1939: A Look Back at Lou Gehrig’s “Luckiest Man” Speech

It was July 4, 1939, and the New York Yankees’ Lou Gehrig wiped away a tear while he spoke during a tribute at the Yankee Stadium in New York, announcing his retirement from baseball. It was just two years before he passed away on June 2, 1941, when he was only 37.

Lou Gehrig
Lou Gehrig (1903-1941). American Baseball Player. Photographed During Lou Gehrig Appreciation Day Ceremonies At Yankee Stadium, New York City, 4 July 1939, At The Time Of His Retirement After Having Been Diagnosed With Amyotrophic Lateral Sclerosis. Photo By Granger/Shutterstock

It’s been over eight decades since that speech, which goes down as of the greatest – if not THE greatest – speeches in baseball history. Let’s take a closer look at it.

The Luckiest Man on the Face Of the Earth

One of the best baseball players in history had to suddenly announce his retirement halfway through the season. At the time, nobody knew the severity of the disease he was suffering. The truth is Gehrig himself didn’t fully realize the impact of it either.

Lou Gehrig presented with a scroll commemorating his consecutive game record by Mayor LaGuardia
Lou Gehrig presented with a scroll commemorating his consecutive game record by Mayor LaGuardia. September 19, 1936. Photo By Everett/Shutterstock

At the time, ALS was an uncommon disease. A few weeks after officially retiring, he returned to Yankee Stadium to deliver a truly sad yet genuine moment on the baseball diamond. “I truly consider myself the luckiest man on the face of the earth,” were his famous words.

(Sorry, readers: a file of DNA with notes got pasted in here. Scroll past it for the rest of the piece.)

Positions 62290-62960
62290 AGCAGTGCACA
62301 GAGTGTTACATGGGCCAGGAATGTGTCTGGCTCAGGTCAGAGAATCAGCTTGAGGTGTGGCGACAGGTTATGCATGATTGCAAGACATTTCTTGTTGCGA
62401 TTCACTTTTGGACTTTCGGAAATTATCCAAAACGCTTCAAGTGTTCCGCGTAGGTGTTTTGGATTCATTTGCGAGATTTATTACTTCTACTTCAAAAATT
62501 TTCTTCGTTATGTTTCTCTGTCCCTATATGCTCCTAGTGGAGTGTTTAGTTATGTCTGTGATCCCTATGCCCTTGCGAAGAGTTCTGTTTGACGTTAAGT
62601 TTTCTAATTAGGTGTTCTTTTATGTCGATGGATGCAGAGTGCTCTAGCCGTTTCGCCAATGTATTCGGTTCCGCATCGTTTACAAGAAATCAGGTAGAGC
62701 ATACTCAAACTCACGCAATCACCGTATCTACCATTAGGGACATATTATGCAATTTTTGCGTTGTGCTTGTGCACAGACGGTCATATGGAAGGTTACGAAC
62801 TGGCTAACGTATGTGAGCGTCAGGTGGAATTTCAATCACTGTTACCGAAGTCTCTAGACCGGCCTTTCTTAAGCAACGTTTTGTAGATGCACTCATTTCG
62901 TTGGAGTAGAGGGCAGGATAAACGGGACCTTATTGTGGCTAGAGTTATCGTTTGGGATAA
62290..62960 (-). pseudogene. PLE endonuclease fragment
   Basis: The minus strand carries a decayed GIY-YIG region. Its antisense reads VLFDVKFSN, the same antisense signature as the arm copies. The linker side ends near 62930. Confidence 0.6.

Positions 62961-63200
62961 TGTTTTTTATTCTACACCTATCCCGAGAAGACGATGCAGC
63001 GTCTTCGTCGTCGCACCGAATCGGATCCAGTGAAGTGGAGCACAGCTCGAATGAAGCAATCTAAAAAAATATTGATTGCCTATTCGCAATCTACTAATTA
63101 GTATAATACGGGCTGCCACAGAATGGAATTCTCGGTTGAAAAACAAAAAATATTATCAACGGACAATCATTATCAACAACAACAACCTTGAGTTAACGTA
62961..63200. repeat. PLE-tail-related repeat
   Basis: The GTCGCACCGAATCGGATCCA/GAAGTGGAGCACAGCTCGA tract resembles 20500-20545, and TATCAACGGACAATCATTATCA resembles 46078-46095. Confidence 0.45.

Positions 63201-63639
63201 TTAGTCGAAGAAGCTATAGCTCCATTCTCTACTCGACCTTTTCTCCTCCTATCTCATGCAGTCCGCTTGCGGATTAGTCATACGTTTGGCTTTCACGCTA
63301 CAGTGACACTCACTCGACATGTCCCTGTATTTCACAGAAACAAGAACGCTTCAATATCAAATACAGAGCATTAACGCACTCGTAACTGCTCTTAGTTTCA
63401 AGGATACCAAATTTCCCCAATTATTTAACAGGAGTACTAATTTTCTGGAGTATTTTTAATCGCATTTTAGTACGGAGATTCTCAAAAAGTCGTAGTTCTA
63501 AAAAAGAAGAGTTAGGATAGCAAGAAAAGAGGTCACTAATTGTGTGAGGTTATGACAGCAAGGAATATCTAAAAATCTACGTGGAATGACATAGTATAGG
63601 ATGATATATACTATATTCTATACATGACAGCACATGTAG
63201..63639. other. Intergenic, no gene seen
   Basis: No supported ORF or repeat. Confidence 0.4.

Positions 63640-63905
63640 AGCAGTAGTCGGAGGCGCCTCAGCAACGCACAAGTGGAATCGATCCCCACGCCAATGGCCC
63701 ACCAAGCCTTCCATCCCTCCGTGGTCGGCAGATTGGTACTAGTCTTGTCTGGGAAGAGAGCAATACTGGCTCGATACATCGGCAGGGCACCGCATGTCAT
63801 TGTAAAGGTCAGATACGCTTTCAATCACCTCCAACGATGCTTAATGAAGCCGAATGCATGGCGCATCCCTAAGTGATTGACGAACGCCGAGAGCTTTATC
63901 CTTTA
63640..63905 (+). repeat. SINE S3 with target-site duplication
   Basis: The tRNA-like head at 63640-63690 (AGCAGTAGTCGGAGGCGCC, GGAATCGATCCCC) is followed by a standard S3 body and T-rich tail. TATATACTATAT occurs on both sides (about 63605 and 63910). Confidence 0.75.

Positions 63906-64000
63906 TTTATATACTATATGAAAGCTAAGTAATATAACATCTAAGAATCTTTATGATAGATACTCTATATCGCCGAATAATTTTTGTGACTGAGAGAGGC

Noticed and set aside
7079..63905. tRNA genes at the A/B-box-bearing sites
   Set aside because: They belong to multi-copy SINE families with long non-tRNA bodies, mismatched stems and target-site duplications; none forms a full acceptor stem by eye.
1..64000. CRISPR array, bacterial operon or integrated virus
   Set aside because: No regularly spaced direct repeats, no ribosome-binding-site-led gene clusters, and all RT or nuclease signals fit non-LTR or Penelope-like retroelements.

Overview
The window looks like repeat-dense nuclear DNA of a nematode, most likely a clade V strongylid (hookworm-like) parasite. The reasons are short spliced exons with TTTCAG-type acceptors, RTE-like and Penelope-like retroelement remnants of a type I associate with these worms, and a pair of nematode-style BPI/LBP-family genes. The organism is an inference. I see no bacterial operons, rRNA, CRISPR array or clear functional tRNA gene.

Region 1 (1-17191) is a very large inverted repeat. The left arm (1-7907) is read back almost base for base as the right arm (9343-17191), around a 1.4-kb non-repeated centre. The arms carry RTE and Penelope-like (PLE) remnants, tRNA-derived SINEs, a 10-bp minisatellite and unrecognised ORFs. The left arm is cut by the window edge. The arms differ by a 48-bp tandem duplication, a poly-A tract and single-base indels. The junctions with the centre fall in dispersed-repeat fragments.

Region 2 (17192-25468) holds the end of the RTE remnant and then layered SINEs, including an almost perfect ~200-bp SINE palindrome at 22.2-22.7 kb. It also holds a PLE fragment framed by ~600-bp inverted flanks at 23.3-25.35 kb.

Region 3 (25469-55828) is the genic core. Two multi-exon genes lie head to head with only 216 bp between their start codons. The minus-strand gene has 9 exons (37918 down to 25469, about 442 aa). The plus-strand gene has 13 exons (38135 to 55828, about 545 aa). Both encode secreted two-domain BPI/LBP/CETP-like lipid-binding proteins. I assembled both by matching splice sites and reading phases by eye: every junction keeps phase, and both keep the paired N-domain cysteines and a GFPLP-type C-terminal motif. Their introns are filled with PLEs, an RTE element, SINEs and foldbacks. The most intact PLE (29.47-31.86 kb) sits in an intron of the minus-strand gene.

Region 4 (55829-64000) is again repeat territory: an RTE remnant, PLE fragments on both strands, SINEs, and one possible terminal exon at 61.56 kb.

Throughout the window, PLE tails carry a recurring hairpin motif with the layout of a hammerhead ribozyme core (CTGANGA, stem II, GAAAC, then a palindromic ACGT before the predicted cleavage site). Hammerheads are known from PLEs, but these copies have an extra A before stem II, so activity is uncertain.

The Iron Horse

That wasn’t just the greatest line from any baseball speech, it was also one of the greatest lines in American history. Gehrig was baseball’s “Iron Horse” and seemed to be just about indestructible.

New York Yankees outfielder Babe Ruth and first baseman Lou Gehrig. ca. 1927.
New York Yankees outfielder Babe Ruth and first baseman Lou Gehrig. ca. 1927. Photo By Everett/Shutterstock

In reality, Gehrig played his final year or two with symptoms of ALS. What made his speech so remarkable was that he knew what was ahead of him, yet he spoke about only the great things that he was given. His words give us all goosebumps to this day.

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